Viet Nam News
SYDNEY — Queensland lawmakers have voted to legalise abortion, overturning a century-old "morality" law and capping a 50-year campaign in Australia’s most conservative state.
The state parliament approved 50-41 late Wednesday the law allowing women to terminate pregnancies at up to 22 weeks, and later with the approval of two doctors.
The legislation also creates 150-metre "safe access" zones around clinics offering abortions where protests are banned, and it requires doctors who refuse to perform abortions to refer women elsewhere.
Pro-choice campaigners had been seeking since the 1970s to overturn an 1899 criminal code adopted from British law that criminalised abortion as an "offence against morality".
Abortions were rarely prosecuted in the state, but pro-choice campaigners had until now been unable to overturn the criminal code.
This week’s vote comes at a time when women hold positions of influence in Queensland politics. The state government is headed by two-term Labour Premier Annastacia Palaszczuk, whose deputy, Jackie Trad, is a long-time pro-choice campaigner.
Queensland’s main conservative opposition Liberal National Party (LNP) is also led by a woman, Deb Frecklington.
The LNP remains officially opposed to abortion, but Frecklington allowed its lawmakers to vote their conscience, helping push the measure through.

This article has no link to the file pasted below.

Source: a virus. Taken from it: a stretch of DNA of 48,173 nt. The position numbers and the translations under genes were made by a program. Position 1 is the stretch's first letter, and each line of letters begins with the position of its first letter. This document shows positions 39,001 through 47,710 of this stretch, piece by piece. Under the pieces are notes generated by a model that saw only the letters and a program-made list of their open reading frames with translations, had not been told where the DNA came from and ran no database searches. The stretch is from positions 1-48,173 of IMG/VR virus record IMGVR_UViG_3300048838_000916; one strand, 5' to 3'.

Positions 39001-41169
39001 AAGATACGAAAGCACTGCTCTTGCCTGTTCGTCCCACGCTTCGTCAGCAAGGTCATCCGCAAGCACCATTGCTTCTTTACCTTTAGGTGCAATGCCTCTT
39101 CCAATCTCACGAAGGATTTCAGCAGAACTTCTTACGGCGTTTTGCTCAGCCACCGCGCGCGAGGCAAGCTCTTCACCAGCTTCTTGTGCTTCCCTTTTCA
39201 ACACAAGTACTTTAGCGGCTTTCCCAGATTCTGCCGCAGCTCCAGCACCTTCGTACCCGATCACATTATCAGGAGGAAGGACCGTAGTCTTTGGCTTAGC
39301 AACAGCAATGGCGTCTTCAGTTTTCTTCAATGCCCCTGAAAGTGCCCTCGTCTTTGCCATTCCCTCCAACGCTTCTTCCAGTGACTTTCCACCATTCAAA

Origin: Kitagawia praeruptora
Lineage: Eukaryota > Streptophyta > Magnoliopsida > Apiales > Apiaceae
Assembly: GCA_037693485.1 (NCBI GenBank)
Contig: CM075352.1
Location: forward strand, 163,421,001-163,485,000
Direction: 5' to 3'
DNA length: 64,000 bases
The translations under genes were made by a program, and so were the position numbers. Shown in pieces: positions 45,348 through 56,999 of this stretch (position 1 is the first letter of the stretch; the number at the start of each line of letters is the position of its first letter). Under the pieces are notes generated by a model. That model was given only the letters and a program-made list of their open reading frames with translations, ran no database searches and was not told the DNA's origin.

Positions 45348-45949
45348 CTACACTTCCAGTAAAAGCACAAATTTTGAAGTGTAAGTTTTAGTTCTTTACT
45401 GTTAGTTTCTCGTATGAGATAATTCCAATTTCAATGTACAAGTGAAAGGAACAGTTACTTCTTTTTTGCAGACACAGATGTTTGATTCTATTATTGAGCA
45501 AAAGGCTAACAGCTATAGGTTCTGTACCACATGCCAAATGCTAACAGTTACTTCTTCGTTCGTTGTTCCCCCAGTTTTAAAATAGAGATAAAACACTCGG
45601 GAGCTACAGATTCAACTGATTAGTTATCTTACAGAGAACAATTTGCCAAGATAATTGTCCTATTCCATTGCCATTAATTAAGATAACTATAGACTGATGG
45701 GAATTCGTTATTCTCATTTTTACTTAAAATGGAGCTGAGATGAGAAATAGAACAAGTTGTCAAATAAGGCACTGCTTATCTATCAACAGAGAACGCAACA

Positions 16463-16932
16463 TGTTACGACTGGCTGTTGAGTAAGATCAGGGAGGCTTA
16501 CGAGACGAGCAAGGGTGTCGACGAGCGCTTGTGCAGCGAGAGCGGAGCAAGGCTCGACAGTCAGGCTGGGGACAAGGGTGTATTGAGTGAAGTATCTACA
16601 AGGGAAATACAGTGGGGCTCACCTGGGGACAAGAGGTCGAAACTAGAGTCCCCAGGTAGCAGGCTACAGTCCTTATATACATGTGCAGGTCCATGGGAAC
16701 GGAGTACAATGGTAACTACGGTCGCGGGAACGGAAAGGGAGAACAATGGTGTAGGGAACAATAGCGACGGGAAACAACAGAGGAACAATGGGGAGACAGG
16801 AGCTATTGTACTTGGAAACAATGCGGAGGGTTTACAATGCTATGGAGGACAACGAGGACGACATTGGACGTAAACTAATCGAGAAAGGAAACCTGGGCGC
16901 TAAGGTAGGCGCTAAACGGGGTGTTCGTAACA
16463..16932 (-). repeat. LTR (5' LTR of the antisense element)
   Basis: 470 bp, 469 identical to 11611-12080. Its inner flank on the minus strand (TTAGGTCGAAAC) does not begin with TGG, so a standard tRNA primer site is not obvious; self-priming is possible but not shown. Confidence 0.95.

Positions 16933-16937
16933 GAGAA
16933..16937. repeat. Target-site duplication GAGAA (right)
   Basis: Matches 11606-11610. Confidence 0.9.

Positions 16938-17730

"History has been made," Palaszczuk tweeted after the vote. "Women will no longer have the fear of committing a crime when making the deeply personal decisions over their own bodies."
Anti-abortion campaigners vowed to pursue their efforts.
One group, Cherish Life, called the vote "devastating news".
"The fight will continue. The unborn need us more than ever," it said in a statement.
Queensland was the latest of Australia’s states and territories to ease restrictions on abortion and leaves New South Wales, which includes Sydney, as the only state where it remains illegal to terminate a pregnancy, even if the law is rarely applied.
Women in New South Wales continue to have abortions, although they and the doctors who perform the procedures risk criminal prosecution. — AFP